In baseball, nothing impacts future trends more than present experiences. Keeping that in mind, speculation has already begun about how the tribulations of the White Sox with Adam Dunn will influence what American League clubs look for in a designated hitter. Dunn, remarkably consistent as a slugger in the National League, has struggled remarkably in his first two months on Chicago's South Side. So the thinking is that teams will be wary of extending premium free-agent deals for established position players to just hit and sit. But if you think someone like Dunn could have influence on his market, how about Joaquin Benoit, Rafael Soriano or Bobby Jenks on theirs? They are some of the relief pitchers whose past efforts earned them lucrative contracts last offseason -- and who have returned bankrupt performances.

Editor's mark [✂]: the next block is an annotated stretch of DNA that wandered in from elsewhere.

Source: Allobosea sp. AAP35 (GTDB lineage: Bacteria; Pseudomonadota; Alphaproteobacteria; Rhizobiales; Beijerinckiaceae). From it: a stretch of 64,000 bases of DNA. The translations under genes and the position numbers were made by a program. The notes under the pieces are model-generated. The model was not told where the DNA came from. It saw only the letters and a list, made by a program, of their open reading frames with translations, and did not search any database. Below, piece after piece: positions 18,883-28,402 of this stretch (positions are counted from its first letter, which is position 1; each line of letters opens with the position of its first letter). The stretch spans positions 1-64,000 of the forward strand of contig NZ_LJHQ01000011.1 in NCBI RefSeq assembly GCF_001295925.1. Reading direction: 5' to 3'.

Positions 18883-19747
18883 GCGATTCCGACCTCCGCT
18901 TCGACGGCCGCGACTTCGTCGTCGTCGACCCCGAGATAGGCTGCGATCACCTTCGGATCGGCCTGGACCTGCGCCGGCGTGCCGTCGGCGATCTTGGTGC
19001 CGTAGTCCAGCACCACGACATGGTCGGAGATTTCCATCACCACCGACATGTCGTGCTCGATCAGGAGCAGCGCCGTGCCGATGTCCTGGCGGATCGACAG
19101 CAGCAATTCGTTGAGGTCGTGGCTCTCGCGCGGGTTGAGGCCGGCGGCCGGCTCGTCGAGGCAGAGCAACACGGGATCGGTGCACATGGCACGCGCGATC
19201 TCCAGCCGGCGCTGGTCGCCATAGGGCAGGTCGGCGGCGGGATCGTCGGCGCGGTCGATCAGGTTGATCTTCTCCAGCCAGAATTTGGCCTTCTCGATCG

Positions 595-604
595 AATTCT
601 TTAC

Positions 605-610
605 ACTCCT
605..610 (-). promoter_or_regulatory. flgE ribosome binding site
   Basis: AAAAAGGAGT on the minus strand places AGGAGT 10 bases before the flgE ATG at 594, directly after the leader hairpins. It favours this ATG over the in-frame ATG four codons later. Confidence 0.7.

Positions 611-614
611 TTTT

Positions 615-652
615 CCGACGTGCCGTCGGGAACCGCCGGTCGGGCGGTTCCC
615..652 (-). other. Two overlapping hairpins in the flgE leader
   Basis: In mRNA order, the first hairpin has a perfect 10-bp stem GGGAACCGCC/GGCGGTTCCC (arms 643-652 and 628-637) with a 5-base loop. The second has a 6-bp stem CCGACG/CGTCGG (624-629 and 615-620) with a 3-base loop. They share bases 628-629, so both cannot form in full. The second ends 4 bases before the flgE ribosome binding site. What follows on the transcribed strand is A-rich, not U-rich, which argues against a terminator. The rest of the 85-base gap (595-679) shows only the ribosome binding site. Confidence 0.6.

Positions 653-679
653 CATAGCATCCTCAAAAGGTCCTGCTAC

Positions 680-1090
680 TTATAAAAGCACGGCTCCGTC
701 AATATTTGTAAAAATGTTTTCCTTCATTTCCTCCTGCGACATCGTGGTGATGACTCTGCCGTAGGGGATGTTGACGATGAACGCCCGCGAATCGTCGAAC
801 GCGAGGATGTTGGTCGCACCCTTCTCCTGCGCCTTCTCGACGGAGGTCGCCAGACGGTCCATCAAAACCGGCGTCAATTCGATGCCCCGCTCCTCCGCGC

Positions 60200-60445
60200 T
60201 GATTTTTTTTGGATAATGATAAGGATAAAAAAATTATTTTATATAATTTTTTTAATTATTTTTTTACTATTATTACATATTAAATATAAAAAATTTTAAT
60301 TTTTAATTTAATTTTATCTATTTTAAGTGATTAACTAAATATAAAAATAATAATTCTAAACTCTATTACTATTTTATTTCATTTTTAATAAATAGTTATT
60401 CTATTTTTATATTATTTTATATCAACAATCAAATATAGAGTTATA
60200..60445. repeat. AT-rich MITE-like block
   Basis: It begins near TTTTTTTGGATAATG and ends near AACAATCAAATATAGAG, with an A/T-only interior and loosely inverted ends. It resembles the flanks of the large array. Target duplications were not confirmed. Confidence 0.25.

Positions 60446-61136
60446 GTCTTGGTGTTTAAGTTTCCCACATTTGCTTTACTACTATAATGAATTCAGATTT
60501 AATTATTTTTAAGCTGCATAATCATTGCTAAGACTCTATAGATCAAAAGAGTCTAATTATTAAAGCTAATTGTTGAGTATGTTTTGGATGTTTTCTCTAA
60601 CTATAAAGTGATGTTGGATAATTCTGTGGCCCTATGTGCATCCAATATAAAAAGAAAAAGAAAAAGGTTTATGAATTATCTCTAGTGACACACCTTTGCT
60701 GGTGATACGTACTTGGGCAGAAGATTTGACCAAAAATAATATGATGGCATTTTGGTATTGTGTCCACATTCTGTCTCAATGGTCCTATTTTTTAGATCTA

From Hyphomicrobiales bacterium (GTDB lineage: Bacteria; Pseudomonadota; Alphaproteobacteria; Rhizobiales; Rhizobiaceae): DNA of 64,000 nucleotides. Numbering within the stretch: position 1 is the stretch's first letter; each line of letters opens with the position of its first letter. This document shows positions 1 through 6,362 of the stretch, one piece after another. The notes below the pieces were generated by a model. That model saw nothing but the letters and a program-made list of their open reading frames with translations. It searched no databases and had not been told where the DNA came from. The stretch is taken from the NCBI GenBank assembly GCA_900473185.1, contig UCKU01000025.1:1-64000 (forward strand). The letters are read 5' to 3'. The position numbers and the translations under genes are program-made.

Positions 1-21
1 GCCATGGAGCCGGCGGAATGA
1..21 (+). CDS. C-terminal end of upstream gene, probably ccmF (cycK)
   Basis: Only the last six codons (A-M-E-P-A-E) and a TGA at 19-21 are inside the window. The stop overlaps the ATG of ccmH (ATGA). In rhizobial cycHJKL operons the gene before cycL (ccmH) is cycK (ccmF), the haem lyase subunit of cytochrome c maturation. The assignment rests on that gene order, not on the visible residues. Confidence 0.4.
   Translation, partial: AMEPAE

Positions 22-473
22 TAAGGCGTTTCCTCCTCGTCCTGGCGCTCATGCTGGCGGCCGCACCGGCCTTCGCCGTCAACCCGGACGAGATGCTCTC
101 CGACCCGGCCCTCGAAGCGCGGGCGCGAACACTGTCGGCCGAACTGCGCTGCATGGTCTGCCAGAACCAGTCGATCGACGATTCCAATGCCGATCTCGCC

Will the episodes with them and historical examples -- like the Blue Jays' short-lived returns on a five-year, $47 million deal for B.J. Ryan -- affect the market futures for relievers? Unlikely. Relief pitching is such a valuable commodity that teams will continue to compete, and pay, for established arms on the open market. Generalizing can be hazardous, but most of the new faces emerging from bullpens got their opportunities due to flops by the veterans in front of them. Consider the Tigers. Someone sets every market, and this offseason's relief market was set by Benoit getting a three-year, $16.5 million deal from Detroit. General manager Dave Dombrowski was merely being market-competitive. "Ideally, you prefer to give shorter-length contracts. We know that, everybody else knows that," Dombrowski said. "We clearly had identified him as the top guy on our list. We were really aggressive in pursuing him. I know of two organizations that had offered three-year deals at dollars very similar to ours." But when Benoit's struggles forced manager Jim Leyland to try another reliever in the setup role, who began to pop up in the eighth inning? Rookie Al Alburquerque. Still, the pursuit of reliable experience is especially true of setup relievers, the critical bridges to closers, overall a more trustworthy group. Middle relievers are the socks in the baseball wardrobe. Every outfit needs one, but they're easily exchangeable. And there is no shortage of selection. Perhaps you haven't thought in these terms before, but there are far more relievers than players at any other position in baseball. Through the first week of June this season, big league clubs have enlisted 182 outfielders -- the second-most populous position -- and 360 relief pitchers, which breaks down to an average of a dozen per team. Few have the stuff, the stamina and the nerve to rise above such a crowd. Those who do are pursued and rewarded by teams willing to accept the risk that they might quickly face-plant into the proverbial wall. "By the time they work their way up to making big money, by the time they get good, they've logged a lot of time and a lot of innings," reasoned Bob Boone, the Washington Nationals' assistant general manager and vice president of player development. "And it's usually just handful of guys in that group. So you have to be careful with middle guys. It's always a crapshoot with everybody. "All history does," Boone added, "is make you a little smart." Recent history can also make you flinch. Among the 17 relievers who signed contracts for $3 million-plus this past offseason: Pedro Feliciano (Yankees), Scott Downs (Angels), Dan Wheeler (Red Sox), Soriano (Yankees) and Jenks (Red Sox) have spent more time on the disabled list than on a mound. Hisanori Takahashi (Angels: 4.38 ERA), Brian Fuentes (A's: 4.05 ERA and seven losses), Will Ohman (White Sox: 5.63 ERA) and Benoit (Tigers: 5.24 ERA) have been generally ineffective. Grant Balfour (A's: 2.81 ERA in 26 games), Jesse Crain (White Sox: 3.38 in 26), J.J. Putz (D-backs: 2.00 and 17 saves in 19 chances) and Kyle Farnsworth (Rays: 1.17 and 13 saves in 14 opportunities) have been good for the money -- and advocates for GMs to continue playing this market because there is the chance they may just hit right. Farnsworth is a particularly intriguing example: Tampa Bay signed the 12-season journeyman to a one-year, $3.5 million deal and has been getting the 35-year-old's best. Are the Rays lucky, or were they good as far as doing due diligence on Farnsworth's maturing repertoire, enhanced by a sinker and a cutter? "That was a big part of why we were so interested," said manager Joe Maddon. "The last two years, he's really improved in certain categories we liked, and it really does speak to him pitching more as opposed to him going out there and trying to overpower or throw the ball. That was one of the reasons why we [wanted him]." "If you dig into the numbers, the pitches he was throwing, the types of pitches that he threw, made him more effective from both sides of the plate. That's what made him [attractive to us]. Being a veteran and that he's got experience [added to the interest]. And he has the body of an 18-year-old. He's a good fit for us." And get this: The erstwhile "thrower" has walked one man all season, in his 24 appearances. "He's just been really sharp with his command," summed up Maddon of the man at the end of his totally overhauled bullpen. Of the Rays' seven regular relievers (10-plus appearances), only one -- young left-hander Jake McGee -- appeared on the 2010 AL East-winning staff. Yet Tampa Bay is back in the heat of the division race. This is why men like Andrew Friedman, Tampa Bay's executive vice president of baseball operations, will continue to riffle through that socks drawer.